It is wrong for Dr Seldon to claim that state schools are not providing the same "holistic" education as he says independent schools are. Francis has highlighted just one of the many activities offered by state schools. It doesn't all have to be Combined Cadet Force as Dr Seldon argues in his 2010 manifesto, “An end to factory schools”. Has he not heard of the Duke of Edinburgh Award; Young Enterprise; activities such as Industry Days; visits to museums, theatres and galleries; sporting competitions; choirs; bands and orchestras; dramatic productions; exhibitions and so on? Many of these are built into the day-to-day work of schools and are not just extra-curricular activities. This means they benefit all children in a school not just those who opt in to them.

Yet it is these essential activities that are likely to be sidelined in the relentless chase for league table glory.

Mr Seldon is under the illusion that UK independent schools are better than UK state schools. In his manifesto he quotes from a 2002 OECD report which rated British independent schools to be the best out of the 32 countries surveyed. When Dr Seldon published his manifesto in March 2010 he was perhaps unaware that the 2000 OECD PISA figures for the UK had been found to be flawed, therefore any conclusions arising from them cannot be upheld. In any case, the OECD found that in 2009 UK state schools outperformed UK private schools when socio-economic background was taken into account, and PISA in Focus 7 found that the “advantage” accruing to private schools was not all it seemed – it was based on intake. OECD also found that when private schools and state schools have a similar intake and resources they perform at similar levels.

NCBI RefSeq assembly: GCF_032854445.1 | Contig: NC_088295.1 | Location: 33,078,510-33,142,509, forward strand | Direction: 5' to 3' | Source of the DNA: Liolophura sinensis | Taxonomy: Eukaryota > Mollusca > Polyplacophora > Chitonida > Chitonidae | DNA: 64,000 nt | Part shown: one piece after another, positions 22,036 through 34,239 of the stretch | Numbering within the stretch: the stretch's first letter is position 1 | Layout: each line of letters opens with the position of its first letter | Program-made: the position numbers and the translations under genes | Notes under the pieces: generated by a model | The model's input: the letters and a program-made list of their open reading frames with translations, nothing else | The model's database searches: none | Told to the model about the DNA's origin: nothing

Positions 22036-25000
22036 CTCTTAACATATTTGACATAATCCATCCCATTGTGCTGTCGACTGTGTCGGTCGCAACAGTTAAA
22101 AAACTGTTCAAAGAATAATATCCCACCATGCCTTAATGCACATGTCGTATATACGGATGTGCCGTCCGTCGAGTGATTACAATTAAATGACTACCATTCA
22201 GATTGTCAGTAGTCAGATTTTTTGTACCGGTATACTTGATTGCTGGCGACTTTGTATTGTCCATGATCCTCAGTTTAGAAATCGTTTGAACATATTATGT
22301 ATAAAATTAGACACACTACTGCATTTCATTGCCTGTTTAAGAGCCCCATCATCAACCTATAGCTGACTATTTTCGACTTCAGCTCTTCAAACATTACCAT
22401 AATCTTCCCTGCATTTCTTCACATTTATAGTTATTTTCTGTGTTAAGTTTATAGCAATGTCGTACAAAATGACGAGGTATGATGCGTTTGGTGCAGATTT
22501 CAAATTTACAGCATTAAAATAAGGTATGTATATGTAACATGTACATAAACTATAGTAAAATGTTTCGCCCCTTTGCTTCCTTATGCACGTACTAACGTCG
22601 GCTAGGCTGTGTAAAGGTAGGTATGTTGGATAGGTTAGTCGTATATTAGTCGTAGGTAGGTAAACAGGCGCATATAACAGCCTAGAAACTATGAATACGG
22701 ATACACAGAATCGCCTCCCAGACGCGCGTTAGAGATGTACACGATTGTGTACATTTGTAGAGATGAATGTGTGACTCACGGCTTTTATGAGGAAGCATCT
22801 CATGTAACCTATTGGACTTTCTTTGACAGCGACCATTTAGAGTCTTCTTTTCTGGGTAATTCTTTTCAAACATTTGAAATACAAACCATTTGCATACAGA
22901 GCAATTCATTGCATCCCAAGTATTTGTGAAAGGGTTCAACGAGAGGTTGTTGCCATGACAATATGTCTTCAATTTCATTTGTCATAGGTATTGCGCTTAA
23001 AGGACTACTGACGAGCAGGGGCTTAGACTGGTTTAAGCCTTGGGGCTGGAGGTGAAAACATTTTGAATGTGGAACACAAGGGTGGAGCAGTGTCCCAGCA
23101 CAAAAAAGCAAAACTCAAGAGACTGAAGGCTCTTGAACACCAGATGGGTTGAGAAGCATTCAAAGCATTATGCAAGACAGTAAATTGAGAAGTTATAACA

References:

http://www.oecd.org/dataoecd/33/8/46624007.pdf (re UK state schools outperforming UK private ones when socio-economic background is taken into account; also warning that 2000 PISA results were flawed and should not be used for comparison)

http://www.pisa.oecd.org/dataoecd/6/43/48482894.pdf (PISA in Focus 7)

JimC's picture
Sun, 06/11/2011 - 09:11

Hmm I presume the 2002 report used by Mr Seldon was flawed as well then?

Also I'm getting bored of you blaming the state-independent gap on children. Money will buy you a place in an independent school but it won't buy intelligence or ability. Perhaps, for a second, you will consider what it is that independent schools do differently to state schools that leads to better examination results.

Janet Downs's picture
Sun, 06/11/2011 - 11:20

The OECD's "Education at a Glance 2002" used figures based on the 2000 PISA tests. OECD later found that the UK figures were flawed. It follows that any conclusions in the 2002 document about UK education cannot be upheld. It does not follow that the whole document is flawed - it is only the data about the UK which must be discounted. In any case, OECD publish "Education at a Glance" annually. Dr Seldon wrote his manifesto in 2010. Why the need to go all the way back to 2002 when more up-to-date versions were available?

The apparent superiority of independent schools over state schools has been, as I said, discussed before. I'm sorry if you're becoming "bored" - if so, there is no need for you to comment. In the meantime, here's a link which explains (just as PISA in Focus 7 does) the "better exam results" at private schools:

http://www.localschoolsnetwork.org.uk/2011/08/school-intake-governs-acad...

JimC's picture
Sun, 06/11/2011 - 11:48

So PISA use the same method (CVA) as the IFS?